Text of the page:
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A Clients Experience With Estate Planning

Twenty years ago, I contacted a lawyer recommended by a family friend to talk about getting divorced.

I’d wanted someone with a reputation for taking a collaborative rather than adversarial approach. My own parents divorced when I was 23, and I didn’t want to repeat their experience.Two things I remember about our initial meeting: first, she told me that she worked for me, and would represent me as I wanted. But she also told me she’d just finished a case that took two years to resolve, and did more to enrich both her and opposing counsel than to serve the divorcing couple and their children. She didn’t like representing people whose definition of winning demanded that the other side lose. I checked off one box on my mental checklist of attorney requirements.I tearfully began my story. She pushed a box of tissues towards me and told me she was there to help me manage the business side of my divorce. If I needed emotional support, I should seek it elsewhere. She then laid out the path forward and the costs involved.

With that memorable and no-nonsense introduction, my divorce journey began.

There’s a business and an emotional side to death as well. I began last year dealing with the emotional aspects of my mother’s death, but as the first year anniversary of her death approached, I became increasingly involved in the business aspects.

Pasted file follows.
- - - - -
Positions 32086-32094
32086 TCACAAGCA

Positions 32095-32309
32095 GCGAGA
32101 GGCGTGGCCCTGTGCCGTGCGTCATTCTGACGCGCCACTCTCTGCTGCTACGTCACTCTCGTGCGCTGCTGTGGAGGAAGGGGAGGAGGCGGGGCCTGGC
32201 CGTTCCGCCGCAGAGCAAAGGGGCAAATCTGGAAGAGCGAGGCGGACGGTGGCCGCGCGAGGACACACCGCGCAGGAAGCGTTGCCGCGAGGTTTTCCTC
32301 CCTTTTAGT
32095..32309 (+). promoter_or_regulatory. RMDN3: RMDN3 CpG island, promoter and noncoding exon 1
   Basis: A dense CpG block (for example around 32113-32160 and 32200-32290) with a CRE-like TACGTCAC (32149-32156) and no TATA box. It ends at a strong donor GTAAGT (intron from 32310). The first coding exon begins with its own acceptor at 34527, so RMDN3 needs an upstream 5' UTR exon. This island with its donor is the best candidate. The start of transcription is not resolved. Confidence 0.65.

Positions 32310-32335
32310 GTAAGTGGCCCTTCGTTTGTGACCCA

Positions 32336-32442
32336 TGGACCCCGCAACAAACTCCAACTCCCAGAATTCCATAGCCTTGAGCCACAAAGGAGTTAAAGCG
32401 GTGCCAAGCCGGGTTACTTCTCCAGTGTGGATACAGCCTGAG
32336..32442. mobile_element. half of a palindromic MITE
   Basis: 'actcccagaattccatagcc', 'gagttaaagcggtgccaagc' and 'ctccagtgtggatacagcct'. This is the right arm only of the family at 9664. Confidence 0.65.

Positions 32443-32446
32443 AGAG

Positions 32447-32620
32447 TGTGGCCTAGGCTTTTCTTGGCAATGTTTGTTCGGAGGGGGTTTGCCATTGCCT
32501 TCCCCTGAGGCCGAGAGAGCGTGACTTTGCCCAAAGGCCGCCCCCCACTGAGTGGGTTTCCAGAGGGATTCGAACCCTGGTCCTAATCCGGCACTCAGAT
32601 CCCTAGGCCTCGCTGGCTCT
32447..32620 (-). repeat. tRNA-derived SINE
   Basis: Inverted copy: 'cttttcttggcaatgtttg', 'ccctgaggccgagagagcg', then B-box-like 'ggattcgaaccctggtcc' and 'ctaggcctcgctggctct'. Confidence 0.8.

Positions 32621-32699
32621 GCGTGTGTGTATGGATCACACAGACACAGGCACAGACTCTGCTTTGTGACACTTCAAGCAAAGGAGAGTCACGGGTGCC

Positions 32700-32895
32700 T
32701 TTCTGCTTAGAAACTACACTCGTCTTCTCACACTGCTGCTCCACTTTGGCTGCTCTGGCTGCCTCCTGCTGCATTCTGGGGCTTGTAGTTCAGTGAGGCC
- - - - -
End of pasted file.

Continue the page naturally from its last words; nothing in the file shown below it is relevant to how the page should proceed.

I have estate planning lessons to share. They’re from a layman’s perspective; you’d be wise to consult your own financial adviser and read the wealth of information available from financial services firms and publications before creating your own plan.

Revocable Living Trusts

Many people create trusts to protect their assets, and to avoid the special ring in hell reserved for probate court.

They’re great if you can afford to hire a lawyer to draw one up for you — and if you make sure that once you’ve done that, you retitle all the included assets into the name of your trust. That doesn’t happen automatically; retitling your assets is your responsibility. It’s the kind of administrivia that’s easy to put off.

My mother spent thousands of dollars creating a trust and ensuring that one of her more complicated assets, the mineral rights to family property in Texas, was incorporated into it. That proved to be useless when, upon her death, I learned she had never retitled these complex assets into her trust’s name – nor her home, her car, and a significant chunk of cash in her checking account.

What this meant is that everything not titled in my mother’s trust had to be assigned to probate court. The requirements vary by locality, but in my mother’s jurisdiction, it meant we had to wait at least 6 months after her death to ensure there were no claims upon the estate before dividing these assets. It has also meant accounting to the court for every transaction, and thousands of dollars in legal fees.

Under legal supervision, we were able to sell my mother’s condo. This was made more complicated since standard contracts had to be altered to comply with the probate process. We’re still working on retitling the Texas mineral rights into the name of the trust, which has involved getting legal counsel from that state to satisfy the requirements of the different companies who now own and operate businesses there. Cha-ching.